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Does an ‘iron gate’ carbon preservation mechanism exist in organic–rich wetlands?

dc.contributor.author Richardson, Curtis
dc.contributor.author Wang, Hongjun
dc.contributor.author River, M
dc.date.accessioned 2019-07-01T15:34:48Z
dc.date.available 2019-07-01T15:34:48Z
dc.date.issued 2019-08-01
dc.identifier.issn 0038-0717
dc.identifier.uri https://hdl.handle.net/10161/19061
dc.description.abstract © 2019 Recent research suggested that iron oxidation may protect carbon from drought-accelerated decomposition in wetlands by promoting the sorption of lignin derivatives and decreasing phenolic oxidase activities. Here we examined whether this mechanism exists in organic-rich peatlands, which store over 30% of the world's soil carbon, by simulating drought and flooded conditions in peat soil with and without the addition of reduced iron. Our results suggest that iron does not protect carbon from decomposition in organic-rich peatlands, and in fact iron may exacerbate carbon decomposition via precipitation of phenolic compounds, which otherwise have been shown to inhibit microbial activity. In addition, scanning electron microscopy analyses of different types of peat soil from Minnesota to Peru showed evidence of iron-sulfide minerals (pyrite), indicating that some portion of the reduced iron in peatlands is effectively immobilized and therefore does not interact with the carbon cycle.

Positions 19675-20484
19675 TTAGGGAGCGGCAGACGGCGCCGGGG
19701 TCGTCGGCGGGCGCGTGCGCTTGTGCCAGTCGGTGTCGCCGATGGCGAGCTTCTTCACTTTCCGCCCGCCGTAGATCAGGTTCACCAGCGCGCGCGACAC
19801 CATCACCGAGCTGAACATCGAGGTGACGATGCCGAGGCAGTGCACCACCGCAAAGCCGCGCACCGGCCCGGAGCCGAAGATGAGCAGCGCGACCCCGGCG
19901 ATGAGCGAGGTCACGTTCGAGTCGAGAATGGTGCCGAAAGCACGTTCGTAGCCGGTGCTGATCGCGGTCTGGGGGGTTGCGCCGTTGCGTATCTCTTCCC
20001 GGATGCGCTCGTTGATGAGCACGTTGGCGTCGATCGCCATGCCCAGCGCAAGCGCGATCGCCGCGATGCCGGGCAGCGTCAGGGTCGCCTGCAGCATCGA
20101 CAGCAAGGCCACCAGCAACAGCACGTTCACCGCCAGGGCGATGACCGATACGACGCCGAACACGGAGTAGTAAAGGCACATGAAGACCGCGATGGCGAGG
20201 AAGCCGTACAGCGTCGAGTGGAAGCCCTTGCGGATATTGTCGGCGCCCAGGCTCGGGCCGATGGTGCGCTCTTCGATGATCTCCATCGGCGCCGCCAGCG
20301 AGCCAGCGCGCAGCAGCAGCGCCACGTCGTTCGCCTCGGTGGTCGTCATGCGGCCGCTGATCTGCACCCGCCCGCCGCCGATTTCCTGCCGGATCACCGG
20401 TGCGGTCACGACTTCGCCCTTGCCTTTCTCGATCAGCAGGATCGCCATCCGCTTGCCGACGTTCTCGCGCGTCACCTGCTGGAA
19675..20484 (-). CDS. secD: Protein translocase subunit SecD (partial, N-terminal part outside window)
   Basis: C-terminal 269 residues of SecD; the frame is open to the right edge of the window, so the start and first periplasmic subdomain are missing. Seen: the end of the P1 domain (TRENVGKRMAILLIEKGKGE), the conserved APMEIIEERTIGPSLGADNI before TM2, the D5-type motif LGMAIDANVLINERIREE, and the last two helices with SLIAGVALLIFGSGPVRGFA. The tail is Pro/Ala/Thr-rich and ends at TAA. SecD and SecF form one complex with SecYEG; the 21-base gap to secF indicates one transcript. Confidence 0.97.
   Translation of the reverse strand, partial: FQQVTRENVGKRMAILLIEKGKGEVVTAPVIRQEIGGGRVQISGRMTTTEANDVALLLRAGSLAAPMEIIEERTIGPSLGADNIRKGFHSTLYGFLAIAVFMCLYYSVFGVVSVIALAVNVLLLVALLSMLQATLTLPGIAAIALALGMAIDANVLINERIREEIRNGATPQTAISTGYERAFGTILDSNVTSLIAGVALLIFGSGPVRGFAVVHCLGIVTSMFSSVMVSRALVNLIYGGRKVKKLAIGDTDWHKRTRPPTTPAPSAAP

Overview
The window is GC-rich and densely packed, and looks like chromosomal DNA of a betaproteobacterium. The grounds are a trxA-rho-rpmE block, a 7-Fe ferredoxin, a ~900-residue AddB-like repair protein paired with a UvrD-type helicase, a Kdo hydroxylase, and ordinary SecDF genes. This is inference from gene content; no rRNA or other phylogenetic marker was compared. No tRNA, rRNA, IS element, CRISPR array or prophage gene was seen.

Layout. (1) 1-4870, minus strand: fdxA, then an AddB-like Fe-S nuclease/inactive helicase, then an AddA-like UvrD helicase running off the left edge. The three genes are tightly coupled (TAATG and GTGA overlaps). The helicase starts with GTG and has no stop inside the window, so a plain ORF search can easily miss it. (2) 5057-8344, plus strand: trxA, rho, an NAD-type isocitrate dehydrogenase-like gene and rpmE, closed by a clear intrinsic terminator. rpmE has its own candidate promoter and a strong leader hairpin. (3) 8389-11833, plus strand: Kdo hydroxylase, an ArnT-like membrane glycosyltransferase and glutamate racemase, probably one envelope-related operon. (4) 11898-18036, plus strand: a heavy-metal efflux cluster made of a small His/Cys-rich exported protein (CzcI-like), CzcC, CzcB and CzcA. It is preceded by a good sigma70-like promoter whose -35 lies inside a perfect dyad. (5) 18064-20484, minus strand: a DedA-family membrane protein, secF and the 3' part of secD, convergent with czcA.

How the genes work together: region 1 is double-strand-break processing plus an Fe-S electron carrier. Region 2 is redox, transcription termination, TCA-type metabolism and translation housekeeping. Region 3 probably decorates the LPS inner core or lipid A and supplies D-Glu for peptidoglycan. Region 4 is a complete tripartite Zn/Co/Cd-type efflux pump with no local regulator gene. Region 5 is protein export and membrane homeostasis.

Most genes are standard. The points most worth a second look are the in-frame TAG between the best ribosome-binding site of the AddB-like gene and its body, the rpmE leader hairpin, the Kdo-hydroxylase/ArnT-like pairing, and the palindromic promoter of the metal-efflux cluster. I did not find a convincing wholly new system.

dc.language en
dc.publisher Elsevier BV
dc.relation.ispartof Soil Biology and Biochemistry
dc.relation.isversionof 10.1016/j.soilbio.2019.04.011
dc.title Does an ‘iron gate’ carbon preservation mechanism exist in organic–rich wetlands?
dc.type Journal article
duke.contributor.id Richardson, Curtis|0097644
duke.contributor.id Wang, Hongjun|0543445
dc.date.updated 2019-07-01T15:34:47Z
pubs.begin-page 48
pubs.end-page 50
pubs.organisational-group Nicholas School of the Environment
pubs.organisational-group Duke
pubs.organisational-group Environmental Sciences and Policy
pubs.organisational-group Staff
pubs.publication-status Accepted
pubs.volume 135
duke.contributor.orcid Wang, Hongjun|0000-0002-2105-2745


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